Mr. Hammond: I accept thatas I say, the Government are making clear their intentions in other documents than the actual Bill. However, someone, somewhere, had the brilliant idea of suggesting that the single period and the 56 days beginning with the date of the child's birth should be included in the Bill, rather than saying in the explanatory notes that that is what the Government intended to do. I hate to use the term, but that looks like spin. For some reason, someone seems to have decided that they should make a statement of intention should be made. Primary legislation is not the place to make such a statement, and our constructive debate has highlighted precisely why that is not a good idea.
The single period may turn out to be the right option, as might 56 days and the start from the date of birth. However, the Minister has acknowledged that even our short and inexpert discussion can clearly raise real questions on the subject. Once the legislation has been enacted and regulations have been made, the experience in the real world may be that the provisions do not work in practice.
Ministers usually say that they cannot accept amendments because they are imperfectly drafted, but when the drafting consists of only
Amendment, by leave, withdrawn.
Mr. Hammond: I beg to move amendment No. 106, in page 2, line 22, leave out paragraph (a).
Column Number: 286
The Chairman: With this it will be convenient to take amendment No. 107, in page 3, line 17, leave out paragraph (a).
Mr. Hammond: Amendment No. 106 has been slightly pre-empted by the Minister. It would leave out the power granted under proposed section 80A(5)(a) of the Employment Rights Act 1996, which is that regulations may
However, the amendment raises what I shall call, as a shorthand, the double yellow line issue. The general principle that local authorities rightly adopt is not to put yellow lines where they cannot police them. It seems questionable to specify a purpose for taking leave, so that one of the criteria to be satisfied before one can take leave legitimately and properly is that one takes it for a specific purpose. A motive test seems to be being introduced into legislation. That strikes me as dangerous.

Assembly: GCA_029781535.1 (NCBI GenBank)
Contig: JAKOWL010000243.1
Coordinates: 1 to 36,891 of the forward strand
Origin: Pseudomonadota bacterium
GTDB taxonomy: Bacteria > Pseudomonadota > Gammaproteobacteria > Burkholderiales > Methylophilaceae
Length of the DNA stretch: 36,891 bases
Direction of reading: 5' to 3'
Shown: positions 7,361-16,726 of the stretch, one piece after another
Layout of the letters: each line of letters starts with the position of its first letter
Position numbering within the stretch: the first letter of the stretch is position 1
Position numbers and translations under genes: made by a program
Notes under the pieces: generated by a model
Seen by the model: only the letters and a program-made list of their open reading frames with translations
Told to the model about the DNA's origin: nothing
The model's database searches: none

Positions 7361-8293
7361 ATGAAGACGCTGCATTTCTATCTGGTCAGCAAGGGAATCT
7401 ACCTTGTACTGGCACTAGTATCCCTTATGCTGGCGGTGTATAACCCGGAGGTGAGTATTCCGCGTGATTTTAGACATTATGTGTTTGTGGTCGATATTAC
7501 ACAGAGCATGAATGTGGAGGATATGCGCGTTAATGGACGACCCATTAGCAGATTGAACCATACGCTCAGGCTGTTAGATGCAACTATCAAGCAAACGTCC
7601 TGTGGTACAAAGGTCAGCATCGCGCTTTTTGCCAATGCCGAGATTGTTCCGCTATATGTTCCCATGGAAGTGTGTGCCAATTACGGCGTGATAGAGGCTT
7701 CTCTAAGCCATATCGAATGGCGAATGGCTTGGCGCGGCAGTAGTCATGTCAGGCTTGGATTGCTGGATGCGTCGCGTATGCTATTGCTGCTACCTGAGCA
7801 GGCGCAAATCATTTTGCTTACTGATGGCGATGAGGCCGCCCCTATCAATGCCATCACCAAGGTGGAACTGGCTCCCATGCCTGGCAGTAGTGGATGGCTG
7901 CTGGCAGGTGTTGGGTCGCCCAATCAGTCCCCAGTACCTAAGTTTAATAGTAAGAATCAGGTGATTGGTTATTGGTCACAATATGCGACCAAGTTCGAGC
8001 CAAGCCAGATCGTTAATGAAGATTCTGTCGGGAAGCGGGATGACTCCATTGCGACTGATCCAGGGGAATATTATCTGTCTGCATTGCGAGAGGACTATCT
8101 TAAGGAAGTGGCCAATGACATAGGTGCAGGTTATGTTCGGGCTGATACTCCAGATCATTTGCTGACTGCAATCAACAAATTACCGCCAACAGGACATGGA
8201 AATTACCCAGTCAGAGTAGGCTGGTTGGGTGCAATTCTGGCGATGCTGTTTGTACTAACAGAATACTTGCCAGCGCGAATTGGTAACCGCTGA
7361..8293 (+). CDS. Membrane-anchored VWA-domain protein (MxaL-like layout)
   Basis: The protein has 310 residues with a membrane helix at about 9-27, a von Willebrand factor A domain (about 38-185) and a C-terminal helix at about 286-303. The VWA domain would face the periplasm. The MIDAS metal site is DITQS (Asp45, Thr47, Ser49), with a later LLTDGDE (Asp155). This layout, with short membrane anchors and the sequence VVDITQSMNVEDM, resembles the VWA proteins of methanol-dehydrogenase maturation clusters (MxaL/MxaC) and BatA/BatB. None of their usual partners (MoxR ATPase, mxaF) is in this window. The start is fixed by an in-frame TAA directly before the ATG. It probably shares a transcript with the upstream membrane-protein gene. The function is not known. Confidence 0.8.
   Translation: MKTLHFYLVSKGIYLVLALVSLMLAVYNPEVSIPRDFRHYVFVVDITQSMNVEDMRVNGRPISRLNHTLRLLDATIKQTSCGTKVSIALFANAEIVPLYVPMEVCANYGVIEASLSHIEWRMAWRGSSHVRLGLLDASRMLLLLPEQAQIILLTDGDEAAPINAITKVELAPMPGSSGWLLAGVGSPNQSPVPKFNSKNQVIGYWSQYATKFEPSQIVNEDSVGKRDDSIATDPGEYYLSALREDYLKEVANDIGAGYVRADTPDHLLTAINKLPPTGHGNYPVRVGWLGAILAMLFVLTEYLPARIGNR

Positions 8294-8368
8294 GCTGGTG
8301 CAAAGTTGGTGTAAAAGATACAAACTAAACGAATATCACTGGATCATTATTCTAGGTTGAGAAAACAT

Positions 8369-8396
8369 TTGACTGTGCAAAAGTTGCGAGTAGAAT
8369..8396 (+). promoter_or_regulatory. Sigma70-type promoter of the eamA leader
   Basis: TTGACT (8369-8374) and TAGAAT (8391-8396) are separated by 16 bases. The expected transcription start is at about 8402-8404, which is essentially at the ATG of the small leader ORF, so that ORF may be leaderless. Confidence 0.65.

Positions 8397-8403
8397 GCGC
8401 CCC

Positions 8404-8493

Will the Minister tell us whether there are other examples of similar motive tests in legislation on the subject? How do they work in practice? Do the Government intend to amend the legislation on sick pay, so that people receive it only if they take their medicine? That would be a similar approach, one under which people receive leave only if they are to do good things with itif they take their medicine rather than do something that this rather moralising Government consider inappropriate. The Minister knows that the Government will never be able to enforce or police such a provision. He has wisely said that he will not attempt to define it, which begs the question whether it should be included in subsection (1) at all. Perhaps we should just acknowledge that as there is no way of effectively controlling whether the motive for taking leave is to care for the child or support the mother, it might be better to leave those words out of the Bill.
Alan Johnson: The hon. Gentleman made a good fist of arguing for the amendment after I pulled the rug from under him. He asked whether double yellow lines were included in other Bills. I do not know, but this provision is included in the parental leave regulations that we have not yet used. Our concern is that the system might be abused. We do not know, but we feel that it would be politic to include such a provision in case we need it. We believe that we can deal with the matter in guidance rather than through regulations but, for the same reason that we argued to keep the word ''may'' rather than insert the word ''shall'' at the beginning of subsections (5)(a) to (c), it would be a mistake not to provide for the ability to address problems that may occur in future. Perhaps, in the midst of time, a similar provision existed in relation to